SPORTS: December 6 the CQL football little league went helmet to helmet in the World Series. It was the big game for little league football
players last Saturday. Eight teams played beginning at 10 a.m. with the Minors in the Chesterfield Quarterback League Superbowl. The league is celebrating 60 years and is the oldest little league association in the state of Virginia.
Minors: Scott Scorpions 19
Spring Run Huskies 12
Juniors: Midlothian Mustangs 48
Matoaca Indians 0
Seniors: Scott Scorpions 5
Weaver Titans 3
Super Seniors: South 18
In other December stories:
TRANSPORTATION: Mike Harton, a member of the RVA Rapid Transit Board, an advocacy group for regional Bus Rapid Transit (BRT) and better public transportation in general, spoke at a Board of Supervisors on Nov. 16. “We are focused on several things: the success of the initial Willow Lawn-Rockets Landing Pulse Route, (Pulse runs in a designated lane with minimal stops) generating interest in expanding that route to the far west end, and getting BRT into the updating of the Route One Area Plan in Chesterfield.”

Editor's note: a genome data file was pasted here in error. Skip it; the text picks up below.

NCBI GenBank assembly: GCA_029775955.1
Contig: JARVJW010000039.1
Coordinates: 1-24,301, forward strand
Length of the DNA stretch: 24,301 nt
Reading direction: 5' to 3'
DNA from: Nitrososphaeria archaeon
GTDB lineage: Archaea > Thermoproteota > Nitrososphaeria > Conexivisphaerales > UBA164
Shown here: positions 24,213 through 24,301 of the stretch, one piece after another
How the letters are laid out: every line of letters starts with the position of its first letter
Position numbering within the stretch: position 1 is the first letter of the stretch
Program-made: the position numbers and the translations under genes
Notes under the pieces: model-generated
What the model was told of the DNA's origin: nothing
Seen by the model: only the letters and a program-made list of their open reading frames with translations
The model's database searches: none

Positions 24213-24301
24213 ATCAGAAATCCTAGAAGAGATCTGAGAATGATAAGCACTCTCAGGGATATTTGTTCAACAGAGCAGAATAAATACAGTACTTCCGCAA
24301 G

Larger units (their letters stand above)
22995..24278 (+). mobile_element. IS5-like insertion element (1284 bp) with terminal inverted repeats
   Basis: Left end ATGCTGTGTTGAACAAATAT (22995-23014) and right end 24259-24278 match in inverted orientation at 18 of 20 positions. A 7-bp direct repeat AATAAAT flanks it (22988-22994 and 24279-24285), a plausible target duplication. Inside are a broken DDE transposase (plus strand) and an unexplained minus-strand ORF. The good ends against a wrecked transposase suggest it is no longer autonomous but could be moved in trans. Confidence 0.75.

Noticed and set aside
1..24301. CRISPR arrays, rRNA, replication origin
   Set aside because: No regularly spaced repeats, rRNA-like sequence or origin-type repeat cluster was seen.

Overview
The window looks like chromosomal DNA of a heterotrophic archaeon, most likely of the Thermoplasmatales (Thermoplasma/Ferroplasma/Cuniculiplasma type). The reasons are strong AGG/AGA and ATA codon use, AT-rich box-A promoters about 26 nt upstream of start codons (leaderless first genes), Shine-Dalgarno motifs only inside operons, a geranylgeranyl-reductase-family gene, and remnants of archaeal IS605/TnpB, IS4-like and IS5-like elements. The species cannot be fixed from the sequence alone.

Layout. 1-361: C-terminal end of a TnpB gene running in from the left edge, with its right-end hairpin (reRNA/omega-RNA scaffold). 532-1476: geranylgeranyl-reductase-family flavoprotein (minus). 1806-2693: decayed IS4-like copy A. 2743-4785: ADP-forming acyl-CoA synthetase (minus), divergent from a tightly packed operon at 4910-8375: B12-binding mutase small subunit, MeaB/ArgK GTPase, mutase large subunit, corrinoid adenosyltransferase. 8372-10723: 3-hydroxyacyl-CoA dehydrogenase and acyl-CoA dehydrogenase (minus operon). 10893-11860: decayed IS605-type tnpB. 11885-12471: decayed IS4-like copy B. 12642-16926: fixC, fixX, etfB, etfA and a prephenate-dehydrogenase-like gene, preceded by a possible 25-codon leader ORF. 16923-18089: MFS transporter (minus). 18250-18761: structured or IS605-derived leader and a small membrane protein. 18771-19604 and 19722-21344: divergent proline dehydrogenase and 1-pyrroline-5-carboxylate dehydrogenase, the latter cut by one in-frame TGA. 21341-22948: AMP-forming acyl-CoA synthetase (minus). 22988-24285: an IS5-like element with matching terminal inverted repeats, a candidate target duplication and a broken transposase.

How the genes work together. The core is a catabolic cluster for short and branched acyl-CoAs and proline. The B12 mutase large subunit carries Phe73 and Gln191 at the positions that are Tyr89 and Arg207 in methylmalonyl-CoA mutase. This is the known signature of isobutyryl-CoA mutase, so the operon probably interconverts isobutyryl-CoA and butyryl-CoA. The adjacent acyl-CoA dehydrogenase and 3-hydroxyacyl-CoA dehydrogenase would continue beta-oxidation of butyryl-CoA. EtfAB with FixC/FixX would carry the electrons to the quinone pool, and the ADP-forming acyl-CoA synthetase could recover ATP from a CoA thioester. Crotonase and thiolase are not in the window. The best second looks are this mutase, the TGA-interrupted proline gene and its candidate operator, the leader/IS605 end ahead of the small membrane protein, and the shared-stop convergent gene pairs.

REMEMBERING PEARL HARBOR: Today, Dec. 7, 2016, is the 75th anniversary of the attacks on Pearl Harbor. On this day in 1941, at approximately 8 a.m. Hawaii time, Japanese planes attacked the United States Naval Base at Pearl Harbor, killing more than 2,300 Americans.
TRANSPORTATION: Chester /Road Travelers Slowed – A local man has requested that the speed limit of a zone on Chester Road north of Route 288 be changed from 55 miles per hour to 45.
The results of a VDOT study, according to CDOT, supports reduction of the current 55 MPH speed limit to 45 MPH. This finding is based on the operating speeds of 46 MPH and overall and injury crash rates much higher than the State.
45 mph new speed limit.
KIWANIS CLUB CHRISTMAS PARADE: Another wonderful afternoon at the Chester Kiwanis Christmas Parade! The annual parade drew many spectators. Dorothy Jaeckle served as the Grand Marshal leading 73 groups that included floats, cars, dancers, horses, bands and more. Joe Schetting was the master of ceremony at the parade that represented local businesses, churches and organizations in the community.